If you’re wondering what the must-have game for the Xbox One is, look no further than Dead Rising 3. No other game shows off the system’s potential than Capcom Vancouver’s ambitious zombie epic. It supports the system’s new Kinect device but in the right way. It cleverly uses Smartglass to give players a deeply immersive experience. No other title I played at Microsoft’s recent Xbox One preview event was as forward-thinking as this project.
Capcom Vancouver could have traveled down the well-worn path of making a franchise bigger and grander. The technology was there to support a zombified Grand Theft Auto. The team did that with Los Perdidos, a city inspired by Los Angeles that has been overwhelmed by the undead. Developer Matt Louie said the world of Dead Rising 3 was three times bigger than the original and Dead Rising 2 combined.
The hero Nick Ramos talks with other survivors.
WELCOME TO LOS PERDIDOS: A world that large is too big to traverse on foot, so Capcom Vancouver included plenty of vehicles for protagonist Nick Ramos to drive. There are cars, motorcycles and heavy machinery but the more interesting thing is that players can combine these vehicles to create death machines that chew up walkers on the roadway. For example, an ambulance and a bulldozer creates something called Shockdozer that spits out electricity while crushing the undead.
Making these combinations is fairly easy as Nick, who is a mechanic, can do all this jerry-rigging on the fly. The work benches that were required in the previous game are gone. It allows players to explore the full arsenal of 300 base weapons and more than 100 combo and supercombo armaments. Players can make what’s essentially a lightsaber with gems and a flashlight. When it comes to supercombo weapons, these are combination weapons that can be upgraded further. For example, a street light and other materials creates a staff that can spew out fire. Players can add more items to the weapon turning it into a wizardly elemental staff that can shoot out ice and electricity elements as well.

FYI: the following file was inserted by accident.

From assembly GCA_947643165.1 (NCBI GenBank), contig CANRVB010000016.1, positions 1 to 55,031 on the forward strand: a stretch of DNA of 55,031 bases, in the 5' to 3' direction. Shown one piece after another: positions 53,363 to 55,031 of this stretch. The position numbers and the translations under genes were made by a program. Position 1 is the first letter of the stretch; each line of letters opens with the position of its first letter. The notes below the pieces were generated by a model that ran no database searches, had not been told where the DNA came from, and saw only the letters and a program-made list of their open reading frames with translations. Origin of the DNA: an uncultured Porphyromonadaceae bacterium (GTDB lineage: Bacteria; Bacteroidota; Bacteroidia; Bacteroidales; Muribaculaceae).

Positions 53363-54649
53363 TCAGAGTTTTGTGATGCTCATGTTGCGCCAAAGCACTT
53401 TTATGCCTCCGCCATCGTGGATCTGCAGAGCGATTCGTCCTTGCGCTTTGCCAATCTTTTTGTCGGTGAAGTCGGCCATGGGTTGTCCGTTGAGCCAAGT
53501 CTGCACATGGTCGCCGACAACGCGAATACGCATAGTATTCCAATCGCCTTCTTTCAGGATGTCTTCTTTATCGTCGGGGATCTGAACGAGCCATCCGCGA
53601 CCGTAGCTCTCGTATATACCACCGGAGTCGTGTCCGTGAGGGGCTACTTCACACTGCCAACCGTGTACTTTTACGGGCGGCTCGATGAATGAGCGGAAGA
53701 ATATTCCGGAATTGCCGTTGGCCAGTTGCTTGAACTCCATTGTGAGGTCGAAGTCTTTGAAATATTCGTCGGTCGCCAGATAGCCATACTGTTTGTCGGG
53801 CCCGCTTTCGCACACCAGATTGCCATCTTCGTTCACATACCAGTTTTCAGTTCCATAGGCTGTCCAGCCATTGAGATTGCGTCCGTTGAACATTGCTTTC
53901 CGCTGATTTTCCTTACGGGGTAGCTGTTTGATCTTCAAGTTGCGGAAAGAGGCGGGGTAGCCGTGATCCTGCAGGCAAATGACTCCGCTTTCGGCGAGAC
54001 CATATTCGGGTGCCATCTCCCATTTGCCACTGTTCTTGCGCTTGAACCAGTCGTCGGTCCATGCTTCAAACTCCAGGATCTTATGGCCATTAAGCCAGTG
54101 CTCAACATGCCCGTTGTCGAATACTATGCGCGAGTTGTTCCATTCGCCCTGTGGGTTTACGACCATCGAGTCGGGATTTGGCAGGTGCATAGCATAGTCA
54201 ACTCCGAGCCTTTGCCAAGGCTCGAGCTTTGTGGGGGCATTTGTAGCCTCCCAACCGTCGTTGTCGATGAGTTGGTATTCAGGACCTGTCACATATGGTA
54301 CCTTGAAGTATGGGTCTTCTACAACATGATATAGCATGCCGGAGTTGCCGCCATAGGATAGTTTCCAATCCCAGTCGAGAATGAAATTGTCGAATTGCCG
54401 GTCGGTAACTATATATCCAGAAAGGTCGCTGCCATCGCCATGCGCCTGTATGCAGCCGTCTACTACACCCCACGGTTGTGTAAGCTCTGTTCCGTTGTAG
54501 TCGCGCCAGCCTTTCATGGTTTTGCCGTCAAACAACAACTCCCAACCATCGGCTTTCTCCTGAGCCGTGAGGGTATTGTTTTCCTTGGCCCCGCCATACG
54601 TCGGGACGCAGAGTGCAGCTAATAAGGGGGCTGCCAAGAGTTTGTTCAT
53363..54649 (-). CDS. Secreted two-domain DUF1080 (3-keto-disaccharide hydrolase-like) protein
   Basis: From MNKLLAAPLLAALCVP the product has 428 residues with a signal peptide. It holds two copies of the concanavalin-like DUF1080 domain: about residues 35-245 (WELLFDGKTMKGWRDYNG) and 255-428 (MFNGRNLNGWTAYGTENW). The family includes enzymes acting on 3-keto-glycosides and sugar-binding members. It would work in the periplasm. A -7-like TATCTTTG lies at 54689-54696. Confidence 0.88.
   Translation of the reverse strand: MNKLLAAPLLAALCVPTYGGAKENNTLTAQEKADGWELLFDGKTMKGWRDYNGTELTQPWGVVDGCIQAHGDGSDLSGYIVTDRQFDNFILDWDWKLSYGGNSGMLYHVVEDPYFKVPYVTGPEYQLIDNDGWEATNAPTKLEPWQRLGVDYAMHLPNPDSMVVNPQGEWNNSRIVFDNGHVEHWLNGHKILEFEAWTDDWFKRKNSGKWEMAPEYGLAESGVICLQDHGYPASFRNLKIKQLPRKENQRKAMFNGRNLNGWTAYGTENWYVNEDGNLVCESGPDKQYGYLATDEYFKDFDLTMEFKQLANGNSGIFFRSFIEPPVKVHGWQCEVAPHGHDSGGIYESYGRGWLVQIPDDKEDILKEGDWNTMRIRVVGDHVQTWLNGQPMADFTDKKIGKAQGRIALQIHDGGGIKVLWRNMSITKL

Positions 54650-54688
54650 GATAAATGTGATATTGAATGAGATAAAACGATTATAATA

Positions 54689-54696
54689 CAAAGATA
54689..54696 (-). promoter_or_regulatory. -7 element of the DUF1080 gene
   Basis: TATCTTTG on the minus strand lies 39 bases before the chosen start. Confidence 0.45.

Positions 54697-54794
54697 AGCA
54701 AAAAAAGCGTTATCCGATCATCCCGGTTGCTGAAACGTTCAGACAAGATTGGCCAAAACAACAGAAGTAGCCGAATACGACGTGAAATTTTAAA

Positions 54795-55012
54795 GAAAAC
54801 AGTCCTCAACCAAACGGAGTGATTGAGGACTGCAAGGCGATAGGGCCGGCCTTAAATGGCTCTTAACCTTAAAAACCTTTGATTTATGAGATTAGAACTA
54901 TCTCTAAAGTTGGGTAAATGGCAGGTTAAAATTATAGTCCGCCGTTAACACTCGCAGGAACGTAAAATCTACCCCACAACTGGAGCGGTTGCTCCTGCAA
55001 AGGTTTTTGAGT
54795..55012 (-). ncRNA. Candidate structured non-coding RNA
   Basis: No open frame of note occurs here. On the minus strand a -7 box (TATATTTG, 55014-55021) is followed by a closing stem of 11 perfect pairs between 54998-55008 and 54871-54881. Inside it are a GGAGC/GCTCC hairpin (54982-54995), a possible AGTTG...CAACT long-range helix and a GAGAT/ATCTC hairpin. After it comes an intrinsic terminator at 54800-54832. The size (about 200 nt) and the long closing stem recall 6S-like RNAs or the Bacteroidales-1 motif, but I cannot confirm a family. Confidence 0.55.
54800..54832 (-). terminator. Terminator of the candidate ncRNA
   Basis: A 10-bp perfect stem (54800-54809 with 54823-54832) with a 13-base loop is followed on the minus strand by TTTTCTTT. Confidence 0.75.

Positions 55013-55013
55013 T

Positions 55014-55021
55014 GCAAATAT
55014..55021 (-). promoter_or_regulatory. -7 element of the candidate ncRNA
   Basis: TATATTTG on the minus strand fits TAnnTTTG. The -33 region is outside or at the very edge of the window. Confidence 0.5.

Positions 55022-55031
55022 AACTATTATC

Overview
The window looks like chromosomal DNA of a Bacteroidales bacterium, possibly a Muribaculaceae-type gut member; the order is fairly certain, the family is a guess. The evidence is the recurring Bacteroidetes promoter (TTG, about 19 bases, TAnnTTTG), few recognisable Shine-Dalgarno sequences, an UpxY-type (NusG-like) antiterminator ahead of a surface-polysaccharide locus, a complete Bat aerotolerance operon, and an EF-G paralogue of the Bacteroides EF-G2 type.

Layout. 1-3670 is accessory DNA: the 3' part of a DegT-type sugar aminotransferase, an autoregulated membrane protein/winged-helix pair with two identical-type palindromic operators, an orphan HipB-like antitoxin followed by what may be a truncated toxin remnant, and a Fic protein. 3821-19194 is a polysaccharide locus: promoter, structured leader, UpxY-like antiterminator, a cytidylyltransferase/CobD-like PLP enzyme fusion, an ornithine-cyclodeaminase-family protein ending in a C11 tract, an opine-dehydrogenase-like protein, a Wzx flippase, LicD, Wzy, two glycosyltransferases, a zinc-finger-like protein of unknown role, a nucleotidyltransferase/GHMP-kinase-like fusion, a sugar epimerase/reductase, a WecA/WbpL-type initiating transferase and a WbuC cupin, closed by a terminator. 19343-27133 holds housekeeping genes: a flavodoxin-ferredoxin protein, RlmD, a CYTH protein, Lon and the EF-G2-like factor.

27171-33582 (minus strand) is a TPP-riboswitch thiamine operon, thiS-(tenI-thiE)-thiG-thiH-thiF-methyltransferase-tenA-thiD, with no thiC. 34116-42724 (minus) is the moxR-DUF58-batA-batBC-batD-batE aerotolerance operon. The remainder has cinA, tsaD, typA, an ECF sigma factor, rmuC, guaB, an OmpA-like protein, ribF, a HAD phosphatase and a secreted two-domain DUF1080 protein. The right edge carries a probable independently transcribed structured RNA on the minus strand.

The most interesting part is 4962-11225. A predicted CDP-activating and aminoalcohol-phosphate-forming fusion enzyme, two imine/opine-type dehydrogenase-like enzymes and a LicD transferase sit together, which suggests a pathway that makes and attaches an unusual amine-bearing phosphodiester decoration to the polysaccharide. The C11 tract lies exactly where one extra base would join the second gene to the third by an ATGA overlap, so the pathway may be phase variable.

To help Nick out, players earn Prestige Points when killing zombies. Those points level him up and he can use them to get stronger melee attacks or smarts so that he gains Prestige Points faster. One upgrade cuts down the number of zombies he needs to kill to unleash a special kill move for his weapon at hand. There’s even a perk that allows him to MacGyver a weapon together if a needed item falls into one of 22 weapon categories. For example, players specifically need gems and a flashlight to make that light sword. But Nick, with an upgrade, can work around that and use, say, a computer monitor and gems to make the same item. It’s very useful.
The psychos are back and they’re as tough as ever.
STREET FIGHTER CONNECTION: When it comes to weapons, some of my favorite involve Street Fighter characters. I saw two that will be first ones I make provided I find the blueprints. One is a Blanka mask combined with a battery that lets players mimic the brawler’s famous moves. The other weapon is a boxing glove combined with a motor that lets players perform Ryu’s familiar Dragon Punch.
With Nick boasting plenty of these new weapons, Capcom Vancouver had to introduce stronger enemies. Some of those come in the familiar psychos and roving gangs loitering around Los Perdidos. The more interesting foe comes in the form of themed zombies such as police officers, firefighters or football players who still remember parts of their past and act accordingly. Undead cops shoot randomly at Nick. Firefighters are fireproof while linebackers will tackle players to the ground. There’s also a King Bee Zombie, a human infected by the disease-carrying bugs. They explode when Nick is near them.
Nick battles Diego in one of the memorable boss fights in the game.
THOSE NEXT-GEN FEATURES: Those improvements alone would make a successful sequel but Capcom Vancouver took advantage of the Xbox One’s unique feature set. It uses the Kinect in scenarios where a zombie grabs Nick and he must push them away. Instead of mashing buttons to knock the undead off, players can jerk their controller up and it does the same thing. Meanwhile, on boss fights, players can taunt their foe into attacking. The Kinect will pick up on their voice.
The bigger “wow” moment comes with Smartglass. Downloading the app turns a player’s smartphone into an in-game one. They’ll receive phone calls on their personal device similar to what Otis did on the walkie talkie in Dead Rising. Friends will alert them to people who are stranded and need to be saved. They can use the in-game phone apps to find their way around using the Map or mark out waypoints. They can even find special in-game apps that lets Nick call in missile strikes or snipers to take out foes.
It all works so seamlessly, and combined, Smartglass and the Kinect bring a new level of immersion into gaming. There are so many ideas that are outside the box that it feels fresh. The only thing that gives me pause is Dead Rising 3’s difficulty. The game gives players more leeway to explore Los Perdidos with five in-game days, but the boss fights like the one against Diego look to be difficult. If that weren’t enough, the game features a Nightmare mode that has a more compressed time element for those who want the experience to be closer to the original.
Images courtesy of Microsoft
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